Real estate sector bounces back in Cambodia

Real estate sector bounces back in Cambodia

Roger Pettingell Sarasota Real Estate

With a projected 5.3 percent growth of the Gross Domestic Product (GDP) in 2022, the Cambodian economy is rebounding fast from the Covid-19 setbacks and the Kingdom is now hailed as the most attractive investment location in Southeast Asia. In over a decade, the real estate sector in the country has grown leaps and bounds and is considered one of the driving forces taking the economy forward.

For the first time since the Covid-19 outbreak, around 100 stakeholders in the real estate sector came together at a property EXPO 2022 organised by realestate.com.kh in partnership with Khmer Times at the Premier Centre at Sen Sok in Phnom Penh for the last two days in what is considered as a turning point for the sector post-pandemic.

The EXPO 2022  not only attracted a large number of visitors but hectic B2B meetings were held with many developers offering customers attractive deals for property purchases. In an exclusive interview with Khmer Times on the sidelines of the expo, Tom O’Sullivan, the CEO of realestate.com.kh said that the real estate market, which suffered a severe blow caused by the Covid-19 pandemic, is on the path of recovery.

“But we are still waiting for China to fully reopen and definitely hope that in the second half of the year we will see some aggressive buying in the real estate sector. More investors from Europe, the United States, Korea, Japan, Singapore and Malaysia have also evinced interest in buying property in Cambodia. This has also boosted the confidence of local buyers,” Tom said.

Replying to a question, he said there is definitely an issue of oversupply in the market, especially condominiums. “These projects were launched during the pre-Covid years when the market was still hot. Now, they have to think more creatively to sell these units,” he said.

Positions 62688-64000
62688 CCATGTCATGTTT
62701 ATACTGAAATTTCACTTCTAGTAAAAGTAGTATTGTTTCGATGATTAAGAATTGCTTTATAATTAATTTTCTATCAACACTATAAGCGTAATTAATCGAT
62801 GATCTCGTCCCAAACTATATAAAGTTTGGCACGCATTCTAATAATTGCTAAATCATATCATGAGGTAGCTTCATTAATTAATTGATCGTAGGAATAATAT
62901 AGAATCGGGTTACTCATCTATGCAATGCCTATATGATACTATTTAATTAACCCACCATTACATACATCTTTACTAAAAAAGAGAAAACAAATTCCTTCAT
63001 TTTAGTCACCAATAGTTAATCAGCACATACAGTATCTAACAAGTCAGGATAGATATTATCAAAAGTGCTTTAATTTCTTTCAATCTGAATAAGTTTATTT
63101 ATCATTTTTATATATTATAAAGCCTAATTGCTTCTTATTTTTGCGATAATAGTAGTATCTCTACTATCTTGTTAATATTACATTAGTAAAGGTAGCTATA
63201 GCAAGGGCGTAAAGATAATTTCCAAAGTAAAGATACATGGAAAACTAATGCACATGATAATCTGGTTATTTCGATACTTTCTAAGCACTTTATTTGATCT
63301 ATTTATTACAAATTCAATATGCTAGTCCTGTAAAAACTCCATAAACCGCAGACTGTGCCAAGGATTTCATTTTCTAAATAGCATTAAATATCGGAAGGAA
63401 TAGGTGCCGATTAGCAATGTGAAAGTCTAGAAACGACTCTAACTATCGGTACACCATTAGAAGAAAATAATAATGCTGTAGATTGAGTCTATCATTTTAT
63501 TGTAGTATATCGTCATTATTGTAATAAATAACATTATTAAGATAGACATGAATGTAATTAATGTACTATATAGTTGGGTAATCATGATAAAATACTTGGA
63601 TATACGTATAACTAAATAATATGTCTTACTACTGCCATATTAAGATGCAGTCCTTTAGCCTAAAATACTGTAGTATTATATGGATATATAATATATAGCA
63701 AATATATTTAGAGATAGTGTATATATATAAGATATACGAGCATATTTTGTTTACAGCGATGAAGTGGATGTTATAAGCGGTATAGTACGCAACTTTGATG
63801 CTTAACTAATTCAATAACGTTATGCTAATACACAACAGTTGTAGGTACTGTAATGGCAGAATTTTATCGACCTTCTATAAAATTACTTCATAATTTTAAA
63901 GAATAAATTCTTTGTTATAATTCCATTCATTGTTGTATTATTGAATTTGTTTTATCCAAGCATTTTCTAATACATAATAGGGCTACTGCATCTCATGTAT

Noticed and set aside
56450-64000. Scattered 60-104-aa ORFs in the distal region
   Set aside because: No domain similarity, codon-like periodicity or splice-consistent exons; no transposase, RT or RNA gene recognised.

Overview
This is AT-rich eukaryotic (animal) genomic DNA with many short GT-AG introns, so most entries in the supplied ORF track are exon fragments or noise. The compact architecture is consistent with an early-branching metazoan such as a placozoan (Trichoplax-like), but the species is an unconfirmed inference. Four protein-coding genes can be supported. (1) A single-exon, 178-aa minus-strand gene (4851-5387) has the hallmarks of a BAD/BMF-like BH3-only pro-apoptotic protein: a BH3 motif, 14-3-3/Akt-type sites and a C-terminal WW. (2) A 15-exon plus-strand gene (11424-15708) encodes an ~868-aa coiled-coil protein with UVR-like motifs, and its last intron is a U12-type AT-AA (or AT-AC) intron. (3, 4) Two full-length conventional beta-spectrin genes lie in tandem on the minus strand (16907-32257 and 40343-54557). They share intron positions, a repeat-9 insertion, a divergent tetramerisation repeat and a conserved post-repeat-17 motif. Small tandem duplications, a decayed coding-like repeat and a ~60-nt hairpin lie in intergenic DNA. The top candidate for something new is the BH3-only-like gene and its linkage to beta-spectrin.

According to Tom, the rising cost of raw materials is a matter of concern for the construction sector and he termed it as a new pressure. But it is also a matter of relief that new projects are now being announced in Cambodia like holiday homes. “But we have to say that it is not super aggressive and that is good to some extent as it will check oversupply.”

He also added that foreigners are now increasingly using the provision of buying landed property through trust companies in Cambodia.

When asked how his company managed the Covid-19 crisis, Tom said they had to take a cautious approach. “We changed our business model to some extent. For example, we stopped to collect a marketing fee and instead suggested a success fee which the retail agencies and developers paid when a deal is closed. Some developers also pay us a marketing fee for promotions,” he said.

The company also had to reduce its staff strength in the wake of the Covid-19 pandemic. The company which employed about 90 people reduced its strength to 50 after the outbreak of the pandemic. “Now we are in the process of rebuilding our team,” the CEO said.

Another change in the operational aspect of realestate.com.kh, founded in 2009, was to focus more on online than offline. “We have over 150 firms registered with us online now,” he said.

When asked about the prospects for the next year, Tom said everyone has a close watch on international events. “For Cambodia, the tourism sector is recovering. So are agriculture and manufacturing. The real estate sector is also changing. It is not fully dependent on the Chinese market anymore. Other markets are also showing interest in the Cambodian market and that is good news,” he said.

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